Friday, 14 January 2011

Tobago Cays

From the second your bare feet first touch the white sand of the Tobago Cays you know you’ve arrived somewhere special. With a 1,400 acre sand-bottom lagoon encompassing four uninhabited islands and a 4km aptly named Horseshoe Reef the Cays are recognized as the "jewel in the crown" for marine tourism in the Southern Grenadines. Although the Cays are uninhabited unfortunately this very uniqueness puts them under threat as they are rapidly becoming one of best known and most popular tourist destinations in the region.
Major visitors to the Cays include cruise ships bringing an estimated 10,000 visitors a year as well as small yachts and day charters from nearby resorts and hotels. The local people are not slow to latch on to this and some have set up stalls with the traditionally mass produced tee shirts and hats that you can see anywhere in the Caribbean whilst others offer restaurants and barbecues with lobsters and fish to the visitors.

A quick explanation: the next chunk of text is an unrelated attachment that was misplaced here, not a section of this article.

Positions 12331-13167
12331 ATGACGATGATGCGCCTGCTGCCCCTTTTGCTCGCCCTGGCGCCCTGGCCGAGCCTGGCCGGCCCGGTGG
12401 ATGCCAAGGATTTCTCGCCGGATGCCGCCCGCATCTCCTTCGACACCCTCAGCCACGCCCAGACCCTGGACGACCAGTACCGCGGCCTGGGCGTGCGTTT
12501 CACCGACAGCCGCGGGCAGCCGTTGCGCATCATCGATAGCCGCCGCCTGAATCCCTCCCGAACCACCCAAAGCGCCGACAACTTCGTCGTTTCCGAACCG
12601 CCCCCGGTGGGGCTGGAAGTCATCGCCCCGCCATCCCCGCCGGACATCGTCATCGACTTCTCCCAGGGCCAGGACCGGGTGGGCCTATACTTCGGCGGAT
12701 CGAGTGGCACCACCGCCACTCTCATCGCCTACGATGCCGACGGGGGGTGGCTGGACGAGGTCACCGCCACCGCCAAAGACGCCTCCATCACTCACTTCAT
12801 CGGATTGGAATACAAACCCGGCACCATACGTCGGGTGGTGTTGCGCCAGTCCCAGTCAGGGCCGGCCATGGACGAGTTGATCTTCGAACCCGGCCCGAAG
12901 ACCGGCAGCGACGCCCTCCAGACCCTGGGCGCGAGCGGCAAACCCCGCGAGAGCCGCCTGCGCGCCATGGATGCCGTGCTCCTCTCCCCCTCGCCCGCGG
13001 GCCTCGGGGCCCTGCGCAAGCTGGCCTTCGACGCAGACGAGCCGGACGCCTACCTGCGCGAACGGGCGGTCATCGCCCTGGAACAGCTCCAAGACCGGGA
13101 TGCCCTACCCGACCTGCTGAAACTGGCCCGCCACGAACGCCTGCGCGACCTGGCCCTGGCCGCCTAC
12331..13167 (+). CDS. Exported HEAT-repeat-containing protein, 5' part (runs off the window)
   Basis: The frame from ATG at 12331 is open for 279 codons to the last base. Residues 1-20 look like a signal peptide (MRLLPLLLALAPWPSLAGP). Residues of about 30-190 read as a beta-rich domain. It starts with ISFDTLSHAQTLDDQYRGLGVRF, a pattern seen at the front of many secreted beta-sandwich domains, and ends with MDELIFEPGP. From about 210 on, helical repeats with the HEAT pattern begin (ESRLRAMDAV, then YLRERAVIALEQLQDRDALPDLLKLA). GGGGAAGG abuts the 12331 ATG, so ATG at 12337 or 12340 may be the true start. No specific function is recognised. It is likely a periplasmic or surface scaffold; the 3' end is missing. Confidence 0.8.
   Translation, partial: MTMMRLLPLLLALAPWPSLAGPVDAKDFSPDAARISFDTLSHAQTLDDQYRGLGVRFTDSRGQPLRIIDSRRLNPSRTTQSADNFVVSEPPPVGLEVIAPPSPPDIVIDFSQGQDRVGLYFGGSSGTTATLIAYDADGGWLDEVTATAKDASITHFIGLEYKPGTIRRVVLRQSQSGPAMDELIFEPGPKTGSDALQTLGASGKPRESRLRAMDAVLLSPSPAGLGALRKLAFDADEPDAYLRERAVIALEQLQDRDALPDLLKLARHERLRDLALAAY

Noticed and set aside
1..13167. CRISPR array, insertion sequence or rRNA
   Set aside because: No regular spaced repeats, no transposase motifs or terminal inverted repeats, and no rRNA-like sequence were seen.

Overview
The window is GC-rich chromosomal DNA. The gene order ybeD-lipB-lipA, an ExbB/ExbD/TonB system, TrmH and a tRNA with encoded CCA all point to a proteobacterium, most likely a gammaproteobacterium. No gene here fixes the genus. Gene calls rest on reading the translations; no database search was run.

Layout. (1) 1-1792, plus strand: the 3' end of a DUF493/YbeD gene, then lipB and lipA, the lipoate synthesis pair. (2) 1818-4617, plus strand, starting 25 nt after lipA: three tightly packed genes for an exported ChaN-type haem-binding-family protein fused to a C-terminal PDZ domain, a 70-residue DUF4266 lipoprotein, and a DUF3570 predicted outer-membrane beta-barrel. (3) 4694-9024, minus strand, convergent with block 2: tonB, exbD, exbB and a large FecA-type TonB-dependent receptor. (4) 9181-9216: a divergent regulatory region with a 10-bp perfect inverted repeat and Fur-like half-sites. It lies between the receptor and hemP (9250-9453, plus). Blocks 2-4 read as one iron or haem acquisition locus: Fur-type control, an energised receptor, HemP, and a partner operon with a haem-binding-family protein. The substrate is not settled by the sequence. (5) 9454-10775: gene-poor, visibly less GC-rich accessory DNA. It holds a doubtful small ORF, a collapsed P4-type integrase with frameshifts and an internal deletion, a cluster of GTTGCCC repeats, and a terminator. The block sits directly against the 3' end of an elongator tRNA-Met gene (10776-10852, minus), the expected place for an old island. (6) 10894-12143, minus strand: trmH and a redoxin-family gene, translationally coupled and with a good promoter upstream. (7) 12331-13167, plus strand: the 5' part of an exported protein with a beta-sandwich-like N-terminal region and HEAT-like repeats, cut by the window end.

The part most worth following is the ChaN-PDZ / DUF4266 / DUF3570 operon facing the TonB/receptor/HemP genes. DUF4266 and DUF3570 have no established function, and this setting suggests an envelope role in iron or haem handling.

Yet despite this the Cays have retained their beauty and wonder. A short walk from the beach across the islands brings you to a different world. Here the shallow lagoon offers peace and solitude with Tropical Mockingbirds fluttering about in the trees and it is possible if you are early enough to image you are marooned alone on a desert island. The emerald colours reflected by the shallow water and the reef are simply stunning and this surely must be one of the most beautiful places on earth.

No comments:

Post a Comment

Note: only a member of this blog may post a comment.